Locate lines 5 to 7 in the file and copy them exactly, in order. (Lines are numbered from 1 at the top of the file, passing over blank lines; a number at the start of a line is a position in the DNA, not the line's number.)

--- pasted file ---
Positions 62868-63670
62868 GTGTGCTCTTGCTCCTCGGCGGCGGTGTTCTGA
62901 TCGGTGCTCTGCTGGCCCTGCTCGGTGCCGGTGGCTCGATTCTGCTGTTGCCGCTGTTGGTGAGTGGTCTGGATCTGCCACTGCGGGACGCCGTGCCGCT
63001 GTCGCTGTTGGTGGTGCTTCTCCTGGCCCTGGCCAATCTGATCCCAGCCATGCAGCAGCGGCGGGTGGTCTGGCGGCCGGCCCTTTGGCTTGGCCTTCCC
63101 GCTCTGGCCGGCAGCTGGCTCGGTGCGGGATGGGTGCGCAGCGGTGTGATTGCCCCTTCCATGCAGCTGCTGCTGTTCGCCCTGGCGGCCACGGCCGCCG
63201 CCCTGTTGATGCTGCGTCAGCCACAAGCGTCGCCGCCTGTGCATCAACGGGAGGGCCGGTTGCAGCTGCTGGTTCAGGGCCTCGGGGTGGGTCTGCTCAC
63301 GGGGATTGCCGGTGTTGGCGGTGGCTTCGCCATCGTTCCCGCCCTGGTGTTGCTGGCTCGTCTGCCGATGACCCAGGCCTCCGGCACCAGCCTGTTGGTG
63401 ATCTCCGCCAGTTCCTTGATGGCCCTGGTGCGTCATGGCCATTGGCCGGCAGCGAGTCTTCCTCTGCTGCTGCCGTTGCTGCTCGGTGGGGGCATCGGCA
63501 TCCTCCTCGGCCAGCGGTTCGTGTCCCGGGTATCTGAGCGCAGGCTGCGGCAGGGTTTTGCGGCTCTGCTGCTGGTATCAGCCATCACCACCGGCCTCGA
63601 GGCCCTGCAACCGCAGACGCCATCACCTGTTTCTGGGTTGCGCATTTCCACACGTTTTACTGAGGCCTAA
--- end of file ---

63101 GCTCTGGCCGGCAGCTGGCTCGGTGCGGGATGGGTGCGCAGCGGTGTGATTGCCCCTTCCATGCAGCTGCTGCTGTTCGCCCTGGCGGCCACGGCCGCCG
63201 CCCTGTTGATGCTGCGTCAGCCACAAGCGTCGCCGCCTGTGCATCAACGGGAGGGCCGGTTGCAGCTGCTGGTTCAGGGCCTCGGGGTGGGTCTGCTCAC
63301 GGGGATTGCCGGTGTTGGCGGTGGCTTCGCCATCGTTCCCGCCCTGGTGTTGCTGGCTCGTCTGCCGATGACCCAGGCCTCCGGCACCAGCCTGTTGGTG